By Bleah B. Patterson
Thursday Jo-Carol Fabkianke, vice chancellor for academic success said district received approval from the Texas Higher Education Coordinating Board to revert to the 2013-14 core curriculum.
“We asked for reinstatement of our previous core,” Fabianke said.
She explained the art and dance courses removed from the core will not be reinstated, but the second humanities requirement will be present and EDUC 1300 will not.
“The decision to remove the art classes still stands. That was the Coordinating Board’s decision, they said those courses don’t fit the description of creative arts.”
Chancellor Bruce Leslie sent an email at 10:40 a.m. Tuesday indicating district officials are backing down on implementing EDUC 1300, Learning Framework, as a requirement in the core curriculum and requiring e-book instructional materials in the fall.
EDUC 1300 was scheduled to replace one of the humanities requirements in the core curriculum and be required for all degrees.
“While it troubles me to write this … The controversy and divisiveness surrounding this issue have simply outweighed the necessity to push ahead at this time,” Leslie wrote.
The instructional materials policy required replacing traditional textbooks with e-books purchased from the district with tuition in 18 courses as a pilot for the fall. Materials later would be standardized.
The email was sent to the ACES accounts of all students and faculty.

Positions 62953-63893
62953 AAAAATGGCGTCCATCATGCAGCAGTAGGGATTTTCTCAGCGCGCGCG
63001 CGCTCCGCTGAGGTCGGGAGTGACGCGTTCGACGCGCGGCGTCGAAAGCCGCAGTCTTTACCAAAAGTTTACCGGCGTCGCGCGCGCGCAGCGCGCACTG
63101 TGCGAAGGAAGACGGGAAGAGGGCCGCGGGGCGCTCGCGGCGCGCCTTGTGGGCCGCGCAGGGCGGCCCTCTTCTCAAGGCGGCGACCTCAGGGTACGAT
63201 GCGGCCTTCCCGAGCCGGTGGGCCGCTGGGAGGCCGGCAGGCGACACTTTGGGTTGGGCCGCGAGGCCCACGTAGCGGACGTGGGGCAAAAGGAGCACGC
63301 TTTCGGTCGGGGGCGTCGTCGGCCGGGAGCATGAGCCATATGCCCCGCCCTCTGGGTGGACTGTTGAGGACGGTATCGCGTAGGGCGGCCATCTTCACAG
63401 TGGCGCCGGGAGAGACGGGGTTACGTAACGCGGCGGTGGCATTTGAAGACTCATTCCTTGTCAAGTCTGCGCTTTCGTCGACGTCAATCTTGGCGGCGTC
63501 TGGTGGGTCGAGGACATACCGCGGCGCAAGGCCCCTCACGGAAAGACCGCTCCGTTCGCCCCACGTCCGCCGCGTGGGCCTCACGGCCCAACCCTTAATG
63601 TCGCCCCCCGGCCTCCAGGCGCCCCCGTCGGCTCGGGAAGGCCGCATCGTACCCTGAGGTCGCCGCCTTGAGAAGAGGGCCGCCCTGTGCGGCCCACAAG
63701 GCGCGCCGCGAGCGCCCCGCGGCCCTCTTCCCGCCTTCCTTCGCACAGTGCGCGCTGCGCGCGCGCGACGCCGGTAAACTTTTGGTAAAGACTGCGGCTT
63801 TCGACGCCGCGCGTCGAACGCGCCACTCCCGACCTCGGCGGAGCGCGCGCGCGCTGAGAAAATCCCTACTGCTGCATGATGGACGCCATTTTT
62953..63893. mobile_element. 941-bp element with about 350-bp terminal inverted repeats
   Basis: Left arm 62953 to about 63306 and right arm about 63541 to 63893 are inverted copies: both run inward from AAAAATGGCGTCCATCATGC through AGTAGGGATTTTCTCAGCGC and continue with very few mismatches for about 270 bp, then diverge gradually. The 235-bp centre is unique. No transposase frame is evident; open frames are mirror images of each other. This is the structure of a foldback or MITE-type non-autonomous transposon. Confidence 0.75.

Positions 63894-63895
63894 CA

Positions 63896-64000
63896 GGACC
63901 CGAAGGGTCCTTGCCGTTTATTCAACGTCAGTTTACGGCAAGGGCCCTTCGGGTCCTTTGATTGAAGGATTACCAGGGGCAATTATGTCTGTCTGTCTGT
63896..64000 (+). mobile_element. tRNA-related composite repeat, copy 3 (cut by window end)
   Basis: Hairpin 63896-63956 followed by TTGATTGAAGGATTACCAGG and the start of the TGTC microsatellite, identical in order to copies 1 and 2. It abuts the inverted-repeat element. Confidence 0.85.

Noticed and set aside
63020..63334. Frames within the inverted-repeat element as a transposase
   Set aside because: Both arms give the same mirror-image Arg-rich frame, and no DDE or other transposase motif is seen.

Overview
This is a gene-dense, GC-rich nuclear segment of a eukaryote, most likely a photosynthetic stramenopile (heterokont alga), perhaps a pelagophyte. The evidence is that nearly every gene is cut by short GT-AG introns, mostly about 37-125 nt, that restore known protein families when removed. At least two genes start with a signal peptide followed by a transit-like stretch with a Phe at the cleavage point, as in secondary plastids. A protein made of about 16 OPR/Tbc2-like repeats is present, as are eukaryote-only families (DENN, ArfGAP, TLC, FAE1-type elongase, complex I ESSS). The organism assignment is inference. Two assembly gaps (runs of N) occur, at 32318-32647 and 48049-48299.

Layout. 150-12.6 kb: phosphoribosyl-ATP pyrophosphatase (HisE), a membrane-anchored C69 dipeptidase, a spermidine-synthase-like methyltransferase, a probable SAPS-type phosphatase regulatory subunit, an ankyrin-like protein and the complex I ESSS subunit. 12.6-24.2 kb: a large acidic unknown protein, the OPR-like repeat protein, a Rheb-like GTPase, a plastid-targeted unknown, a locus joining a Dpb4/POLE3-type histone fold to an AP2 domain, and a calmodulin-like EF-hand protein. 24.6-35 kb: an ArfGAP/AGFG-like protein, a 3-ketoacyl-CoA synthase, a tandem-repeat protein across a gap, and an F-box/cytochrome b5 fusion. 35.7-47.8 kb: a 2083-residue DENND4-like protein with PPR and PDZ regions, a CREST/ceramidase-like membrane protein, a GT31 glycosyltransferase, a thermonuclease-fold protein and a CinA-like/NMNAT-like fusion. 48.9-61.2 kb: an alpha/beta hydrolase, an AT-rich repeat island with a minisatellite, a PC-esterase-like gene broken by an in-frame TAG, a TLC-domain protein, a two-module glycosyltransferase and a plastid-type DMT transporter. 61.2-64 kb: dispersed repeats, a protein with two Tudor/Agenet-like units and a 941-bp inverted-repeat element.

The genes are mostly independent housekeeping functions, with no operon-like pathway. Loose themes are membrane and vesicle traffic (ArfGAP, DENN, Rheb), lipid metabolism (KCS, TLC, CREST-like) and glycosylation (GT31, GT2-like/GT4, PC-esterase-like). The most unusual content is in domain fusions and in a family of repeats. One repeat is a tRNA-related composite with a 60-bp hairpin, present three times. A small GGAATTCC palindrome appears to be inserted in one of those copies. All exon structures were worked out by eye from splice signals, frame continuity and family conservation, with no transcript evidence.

This decision came after months of protest and petition by students, letters sent from the Faculty Senates, and a formal investigation of the process used to implement EDUC 1300 by the Southern Association of Colleges and Schools Commission on Colleges.
Leslie said he heard the students and decided taking a step back was the right choice. Jo-Carol Fabianke, vice chancellor for academic success, echoed him saying, “We felt we needed to take more time before implementing anything. We plan to meet with students and faculty to clarify what they really need. We agreed to go back to the core we had this year and use it next year.”
Humanities Professor Craig Coroneos of Northwest Vista College, said faculty there are “skeptically taking stock of the current situation,” and “given the circumstances it is in the best interest of the students.”
Coroneos said the way everything turned out is inspiring to him. “All the groups who should have been involved did ultimately have a voice. A lot of people thought these were done deals, but we’re seeing that they weren’t. This is not a loss for Leslie or a win for faculty; democracy won.”
“Obviously,” Fabianke said, “we’ve listened to students and heard what they said.”